During a typical audit, the tax auditor interviews the taxpayer about the business operations and various factors that influence sales, such as portion standards, selling prices, theft, spillage, own-use and over-pouring. If the auditor exercises sound judgment, the taxpayer’s assertions will be considered prima facie evidence that the assumptions are reasonable in the circumstances. These assumptions form the basis for most audit assessments of restaurants and bars. What if they’re just plain wrong?
Once the auditor makes a judgment about the assumptions to be used, the onus shifts onto the taxpayer to prove the auditor’s assumptions are incorrect. While there is a degree of subjectivity attached to these assumptions, it is not enough to simply come up with other, more favourable, assumptions as a means of disproving the auditor’s judgment. Too often, I see taxpayers (and their advisors) simply plugging different assumptions into sales projection spreadsheets and arguing that these assumptions are “more reasonable” than the auditor’s. A complete waste of time. This approach will not work. Failure to grasp this point will cost you a great deal of money and, most likely, prevent you from effectively arguing your case on appeal.
One way is to prove that the auditor did not take a reasonable degree of care in exercising his or her judgment in setting the assumptions. For example, the auditor may have interviewed the wrong individual in the restaurant or bar, acquiring incorrect information. The auditor may not have exercised sound judgment in determining the appropriate questions to ask the taxpayer, or may not have investigated apparent inconsistencies, in order to properly set assumptions. While they may try, at times, auditors cannot arbitrarily choose assumptions. Failure to gather enough information to set a “reasonable” assumption can be used to show that the auditor used an arbitrary assumption. The key to refuting the auditor’s assumptions is sufficient evidence. A good tax advisor will be able to help gather and present proper evidence to refute the auditor’s assumptions.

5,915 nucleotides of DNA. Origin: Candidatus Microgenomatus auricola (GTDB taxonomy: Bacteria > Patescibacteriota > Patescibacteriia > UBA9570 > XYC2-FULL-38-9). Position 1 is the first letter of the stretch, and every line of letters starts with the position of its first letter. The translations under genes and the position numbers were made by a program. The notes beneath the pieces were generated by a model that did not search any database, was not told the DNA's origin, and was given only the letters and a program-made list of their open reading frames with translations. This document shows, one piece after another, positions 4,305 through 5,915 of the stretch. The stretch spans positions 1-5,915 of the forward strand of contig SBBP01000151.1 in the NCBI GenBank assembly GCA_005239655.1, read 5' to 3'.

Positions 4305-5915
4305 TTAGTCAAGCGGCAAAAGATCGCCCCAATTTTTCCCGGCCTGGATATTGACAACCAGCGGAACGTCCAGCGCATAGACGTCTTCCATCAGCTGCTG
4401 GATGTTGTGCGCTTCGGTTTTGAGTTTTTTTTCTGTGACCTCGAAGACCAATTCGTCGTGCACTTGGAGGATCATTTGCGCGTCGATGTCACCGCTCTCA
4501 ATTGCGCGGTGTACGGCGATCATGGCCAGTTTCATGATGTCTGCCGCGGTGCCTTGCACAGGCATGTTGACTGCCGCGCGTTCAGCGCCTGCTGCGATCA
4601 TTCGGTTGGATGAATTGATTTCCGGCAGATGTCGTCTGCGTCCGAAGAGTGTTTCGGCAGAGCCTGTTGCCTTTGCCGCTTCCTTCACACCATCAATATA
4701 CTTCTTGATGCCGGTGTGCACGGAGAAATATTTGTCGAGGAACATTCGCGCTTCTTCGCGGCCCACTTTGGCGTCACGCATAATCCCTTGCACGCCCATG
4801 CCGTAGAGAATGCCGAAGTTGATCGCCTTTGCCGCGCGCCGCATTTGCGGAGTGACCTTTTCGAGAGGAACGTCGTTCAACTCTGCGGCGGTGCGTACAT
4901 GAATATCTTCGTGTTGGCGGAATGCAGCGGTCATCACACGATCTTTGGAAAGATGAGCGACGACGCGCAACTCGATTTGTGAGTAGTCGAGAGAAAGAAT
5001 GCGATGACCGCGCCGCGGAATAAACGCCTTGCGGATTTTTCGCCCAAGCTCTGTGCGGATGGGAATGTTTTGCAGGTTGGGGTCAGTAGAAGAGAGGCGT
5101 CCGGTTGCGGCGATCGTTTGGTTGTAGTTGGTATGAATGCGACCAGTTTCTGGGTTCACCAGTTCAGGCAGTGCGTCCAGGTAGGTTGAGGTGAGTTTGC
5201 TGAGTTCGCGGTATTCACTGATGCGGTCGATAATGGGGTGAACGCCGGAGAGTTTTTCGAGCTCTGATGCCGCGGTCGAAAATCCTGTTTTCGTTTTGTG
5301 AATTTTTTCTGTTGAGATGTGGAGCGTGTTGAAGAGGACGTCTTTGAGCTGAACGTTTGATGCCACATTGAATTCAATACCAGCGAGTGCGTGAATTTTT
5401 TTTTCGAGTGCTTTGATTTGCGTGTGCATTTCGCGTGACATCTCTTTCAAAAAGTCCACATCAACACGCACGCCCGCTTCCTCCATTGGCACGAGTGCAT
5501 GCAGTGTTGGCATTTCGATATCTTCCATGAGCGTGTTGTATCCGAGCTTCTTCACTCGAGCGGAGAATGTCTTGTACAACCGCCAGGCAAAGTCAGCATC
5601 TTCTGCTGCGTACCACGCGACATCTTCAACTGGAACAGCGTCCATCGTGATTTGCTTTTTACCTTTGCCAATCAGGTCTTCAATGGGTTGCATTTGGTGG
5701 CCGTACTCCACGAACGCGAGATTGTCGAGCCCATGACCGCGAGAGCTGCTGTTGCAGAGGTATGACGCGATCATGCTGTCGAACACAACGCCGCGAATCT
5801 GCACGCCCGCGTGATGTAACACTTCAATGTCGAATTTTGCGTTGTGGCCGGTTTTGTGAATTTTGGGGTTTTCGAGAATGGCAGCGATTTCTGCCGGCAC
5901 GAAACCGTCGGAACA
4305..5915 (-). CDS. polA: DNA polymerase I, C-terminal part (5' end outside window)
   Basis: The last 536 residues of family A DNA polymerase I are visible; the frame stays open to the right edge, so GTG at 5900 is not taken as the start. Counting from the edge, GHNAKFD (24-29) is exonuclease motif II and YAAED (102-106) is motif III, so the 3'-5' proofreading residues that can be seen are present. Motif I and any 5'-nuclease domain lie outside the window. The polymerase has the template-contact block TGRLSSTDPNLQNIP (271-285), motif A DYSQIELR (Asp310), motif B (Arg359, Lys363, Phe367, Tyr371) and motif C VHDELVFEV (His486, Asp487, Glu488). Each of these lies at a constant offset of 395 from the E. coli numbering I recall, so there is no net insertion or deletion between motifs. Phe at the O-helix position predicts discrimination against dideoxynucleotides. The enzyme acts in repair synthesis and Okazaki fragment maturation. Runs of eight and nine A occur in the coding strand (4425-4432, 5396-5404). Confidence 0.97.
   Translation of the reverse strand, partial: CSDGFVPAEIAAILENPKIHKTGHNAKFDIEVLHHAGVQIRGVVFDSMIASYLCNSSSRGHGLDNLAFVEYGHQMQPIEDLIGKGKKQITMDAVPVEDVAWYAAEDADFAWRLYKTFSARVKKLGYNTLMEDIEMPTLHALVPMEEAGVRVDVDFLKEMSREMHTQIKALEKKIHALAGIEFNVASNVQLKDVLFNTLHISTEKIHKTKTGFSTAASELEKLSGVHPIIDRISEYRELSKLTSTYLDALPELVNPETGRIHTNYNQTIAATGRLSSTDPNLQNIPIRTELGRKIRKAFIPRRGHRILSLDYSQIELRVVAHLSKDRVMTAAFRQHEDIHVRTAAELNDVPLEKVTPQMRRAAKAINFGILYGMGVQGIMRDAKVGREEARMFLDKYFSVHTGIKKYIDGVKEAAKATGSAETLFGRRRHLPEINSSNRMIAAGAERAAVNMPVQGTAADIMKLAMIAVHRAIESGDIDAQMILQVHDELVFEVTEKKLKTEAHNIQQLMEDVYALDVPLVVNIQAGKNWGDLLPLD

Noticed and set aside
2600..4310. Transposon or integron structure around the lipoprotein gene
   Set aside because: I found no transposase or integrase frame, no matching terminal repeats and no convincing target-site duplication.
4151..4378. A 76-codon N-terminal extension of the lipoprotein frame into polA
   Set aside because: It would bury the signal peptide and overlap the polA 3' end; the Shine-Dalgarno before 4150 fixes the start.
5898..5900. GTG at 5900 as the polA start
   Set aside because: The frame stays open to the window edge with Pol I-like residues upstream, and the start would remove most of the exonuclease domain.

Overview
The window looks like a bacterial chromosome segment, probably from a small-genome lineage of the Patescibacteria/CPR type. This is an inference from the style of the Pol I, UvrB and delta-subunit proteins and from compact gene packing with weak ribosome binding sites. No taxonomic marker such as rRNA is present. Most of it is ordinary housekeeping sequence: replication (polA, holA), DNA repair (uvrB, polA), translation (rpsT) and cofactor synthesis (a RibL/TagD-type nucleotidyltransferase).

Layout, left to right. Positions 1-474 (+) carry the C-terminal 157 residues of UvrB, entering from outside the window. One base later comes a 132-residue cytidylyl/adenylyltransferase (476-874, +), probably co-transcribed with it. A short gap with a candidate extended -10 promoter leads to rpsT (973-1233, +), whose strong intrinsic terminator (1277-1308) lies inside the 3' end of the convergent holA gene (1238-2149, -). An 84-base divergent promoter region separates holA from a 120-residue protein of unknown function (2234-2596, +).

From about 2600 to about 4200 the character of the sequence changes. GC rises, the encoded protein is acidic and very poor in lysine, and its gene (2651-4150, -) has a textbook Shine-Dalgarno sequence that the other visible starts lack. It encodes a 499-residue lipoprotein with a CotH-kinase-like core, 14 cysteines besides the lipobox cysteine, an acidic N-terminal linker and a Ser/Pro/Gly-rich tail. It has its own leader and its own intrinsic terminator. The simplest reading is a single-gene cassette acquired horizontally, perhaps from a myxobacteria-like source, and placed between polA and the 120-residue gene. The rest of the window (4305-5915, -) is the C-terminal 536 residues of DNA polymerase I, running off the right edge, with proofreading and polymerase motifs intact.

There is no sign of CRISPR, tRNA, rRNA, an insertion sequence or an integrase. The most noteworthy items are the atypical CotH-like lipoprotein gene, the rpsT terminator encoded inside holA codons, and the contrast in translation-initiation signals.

In other cases, the auditor makes a number of factual errors in the analyses, casting doubt on their accuracy and reliability. Perhaps the auditor failed to use menus that were in effect during the audit period, or to take into account price changes, in setting average prices for the analyses. The greater the number of errors the auditor makes, especially if almost all of them are against the taxpayer, the more likely the auditor’s credibility and judgment will be seen to have been impaired.
Much of the auditor’s prima facie support for assumptions comes from the initial interview with the taxpayer. Do not go this alone. Seek professional representation prior to the initial interview. It is much more difficult to disprove the auditor’s assumptions than it is to help the auditor better understand your business and select the most appropriate, and accurate, assumptions.
If you are faced with inaccurate assumptions, you must gather and present evidence to counter the auditor’s judgement. Simply offering your or your accountant’s opinion that the assumptions are not reasonable (ludicrous, even) will get you nowhere.
The sooner in the audit process you get professional advice the better.